Weather doesn't dampen Wreaths Across America celebration

Herald/DON BOLDING - Theron Johnson, commander of W.R. Hold Chapter 147 of the Disabled American Veterans of Killeen, begins the Wreaths Across America ceremony Saturday morning at Central Texas State Veterans Cemetery before a color guard from the 13th Sustainment Command at Fort Hood.

By Don Bolding

Killeen Daily Herald

The annual Wreaths Across America ceremony at the Central Texas State Veterans Cemetery in Killeen was swimming against the tide Saturday morning. Rain threatened to drip out of cold, foggy skies and a featured speaker had to cancel due to illness, but the ceremony continued as stately as ever under the direction of the Disabled American Veterans.

The ceremony was the local cemetery's part in the nationwide Wreaths Across America program, which grew from the Arlington Wreath Project begun in 1992 by Morrill Worcestor of Worcester Wreath in New England to place 50,000 wreaths at Arlington National Cemetery each Christmas season. After photos of the project posted on the Internet in 2005 generated national interest, the company began honoring local requests by sending seven wreaths to each participating community.

The local event began with a minute of silence at 11 a.m., the same minute observed by participants in more than 400 participating cemeteries, adjusted for time zone differences, said Theron Johnson, commander of DAV W.R. Hold Chapter 147 and master of ceremonies. It was noon at Arlington National Cemetery.

An earlier announcement said the ceremony would be canceled in case of rain, but a light rain waited until noon to start falling.

"I've seen pictures of ceremonies in Vermont and Wyoming in two or three feet of snow," Johnson quipped. "We should remember how lucky we've got it."

World War II veteran and prisoner of war Bob Bearden, an honored guest at previous ceremonies, was to have been the featured speaker but had to call in sick, Johnson said.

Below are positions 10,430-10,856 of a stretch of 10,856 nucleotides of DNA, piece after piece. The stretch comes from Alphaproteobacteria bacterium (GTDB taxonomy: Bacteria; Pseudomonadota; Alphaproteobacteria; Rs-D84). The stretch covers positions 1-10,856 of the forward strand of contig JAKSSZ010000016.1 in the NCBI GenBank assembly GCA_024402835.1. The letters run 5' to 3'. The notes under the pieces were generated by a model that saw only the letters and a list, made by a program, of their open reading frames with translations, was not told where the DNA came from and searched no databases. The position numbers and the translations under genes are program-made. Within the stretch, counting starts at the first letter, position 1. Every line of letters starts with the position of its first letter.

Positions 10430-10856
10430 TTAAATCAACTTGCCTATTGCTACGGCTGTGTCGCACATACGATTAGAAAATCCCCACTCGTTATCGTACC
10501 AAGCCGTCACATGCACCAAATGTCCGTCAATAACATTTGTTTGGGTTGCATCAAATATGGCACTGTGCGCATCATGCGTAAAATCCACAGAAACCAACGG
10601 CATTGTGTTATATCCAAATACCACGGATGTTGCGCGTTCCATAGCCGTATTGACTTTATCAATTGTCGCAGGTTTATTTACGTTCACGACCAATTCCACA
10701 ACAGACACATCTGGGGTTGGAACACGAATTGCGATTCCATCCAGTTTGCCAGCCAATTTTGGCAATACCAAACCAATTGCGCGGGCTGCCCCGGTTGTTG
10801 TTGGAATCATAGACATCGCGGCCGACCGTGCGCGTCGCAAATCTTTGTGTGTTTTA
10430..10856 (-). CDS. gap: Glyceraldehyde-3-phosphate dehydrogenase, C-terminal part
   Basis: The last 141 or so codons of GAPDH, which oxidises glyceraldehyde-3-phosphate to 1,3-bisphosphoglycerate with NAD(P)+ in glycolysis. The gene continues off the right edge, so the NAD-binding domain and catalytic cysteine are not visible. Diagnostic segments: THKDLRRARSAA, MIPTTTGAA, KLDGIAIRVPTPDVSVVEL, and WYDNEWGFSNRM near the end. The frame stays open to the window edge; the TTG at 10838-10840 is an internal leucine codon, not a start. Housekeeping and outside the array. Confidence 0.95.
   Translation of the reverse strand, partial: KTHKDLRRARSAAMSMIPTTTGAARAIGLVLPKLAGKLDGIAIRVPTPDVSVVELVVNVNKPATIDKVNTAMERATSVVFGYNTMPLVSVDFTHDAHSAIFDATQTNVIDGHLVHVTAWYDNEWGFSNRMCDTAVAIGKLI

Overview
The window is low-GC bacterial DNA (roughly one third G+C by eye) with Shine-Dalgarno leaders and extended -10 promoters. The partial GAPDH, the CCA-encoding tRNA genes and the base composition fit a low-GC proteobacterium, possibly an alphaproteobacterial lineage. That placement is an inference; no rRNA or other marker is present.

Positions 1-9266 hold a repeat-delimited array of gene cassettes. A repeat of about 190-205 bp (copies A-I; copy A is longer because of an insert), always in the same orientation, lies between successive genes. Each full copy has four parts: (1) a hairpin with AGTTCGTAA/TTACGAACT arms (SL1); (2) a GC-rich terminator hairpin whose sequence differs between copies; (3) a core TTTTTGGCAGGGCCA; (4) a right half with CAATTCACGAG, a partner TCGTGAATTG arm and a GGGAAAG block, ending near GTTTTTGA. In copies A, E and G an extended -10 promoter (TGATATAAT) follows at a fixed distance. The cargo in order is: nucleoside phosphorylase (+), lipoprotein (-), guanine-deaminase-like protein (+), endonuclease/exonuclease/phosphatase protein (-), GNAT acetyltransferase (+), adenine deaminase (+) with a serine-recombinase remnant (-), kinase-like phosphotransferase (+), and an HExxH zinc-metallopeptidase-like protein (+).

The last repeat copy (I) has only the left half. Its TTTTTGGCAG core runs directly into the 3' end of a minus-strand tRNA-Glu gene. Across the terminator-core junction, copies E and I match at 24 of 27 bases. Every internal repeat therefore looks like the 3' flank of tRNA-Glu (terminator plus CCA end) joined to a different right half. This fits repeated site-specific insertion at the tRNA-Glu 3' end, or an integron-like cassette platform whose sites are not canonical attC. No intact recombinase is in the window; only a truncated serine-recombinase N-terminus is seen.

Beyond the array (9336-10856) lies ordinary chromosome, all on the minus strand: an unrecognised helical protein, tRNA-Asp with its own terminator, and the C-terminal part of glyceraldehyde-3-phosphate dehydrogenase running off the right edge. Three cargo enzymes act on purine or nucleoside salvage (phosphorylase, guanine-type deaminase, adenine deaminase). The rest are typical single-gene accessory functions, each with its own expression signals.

The rest of the ceremony went flawlessly. U.S. Rep. John Carter, State Rep. Jimmie Don Aycock of Killeen and Killeen Mayor Timothy Hancock all delivered brief remarks.

"Many of us will go Christmas shopping this afternoon. We must remember that we only get to do that because others of us are always sacrificing for our right to do it," Carter said. "This ceremony today shows how fast a good idea can spread in this country."

Hancock thanked the Patriot Guard, the motorcycle club that provides escorts for many patriotic functions. The Guard had no duties Saturday morning, but members were specifically invited, and about a dozen attended.

DAV post chaplain Edmond Jones gave the invocation and benediction, and a detachment from the 13th Sustainment Command at Fort Hood posted and retired colors. Active and retired members of the various services placed wreaths around the assembly area for their respective services:

Brig. Gen. William Grimsley, deputy commander of Fort Hood and III Corps, and Command Sgt. Maj. Arthur Coleman, for the Army;

Retired naval officer and submariner Gerald Cawiezel, for the Navy;

Retired Marine Corps officer Frank Leslie, for the Marine Corps;

Col. Seth Bretscher, for the Air Force;

Warrant Officer Mark Prentice, for the Coast Guard;

Command Sgt. Maj. James Rominger, for the Merchant Marine;

Edmond Jones, for the 93,129 servicemen of all branches whose last known status was prisoner of war or missing in action.

"These individuals have never returned to their families and homes," Johnson said. "We shall not forget you."

Johnson also noted that the Merchant Marine suffered more fatalities during World War II than any branch of the service.

Other organizations laying their own wreaths were members of the Navy Wives Club of Pflugerville, Special Forces Chapter 77 and the Heart of Texas chapter of the Sons of the American Revolution.

Johnson called for a show of hands of Vietnam veterans and read a letter from a Marine serving in the Middle East saying that the conflict there has taught the nation to respect returning service members, recalling the cool or disrespectful welcomes given to some Southeast Asia veterans in the 1960s and '70s.

"After four years in operation, this cemetery has 1,800 graves, including 24 holding people killed in action," Johnson said. "It has a capacity of 50,000, so we expect to be honoring an ever greater number in years to come."

Contact Don Bolding at or (254) 501-7557.

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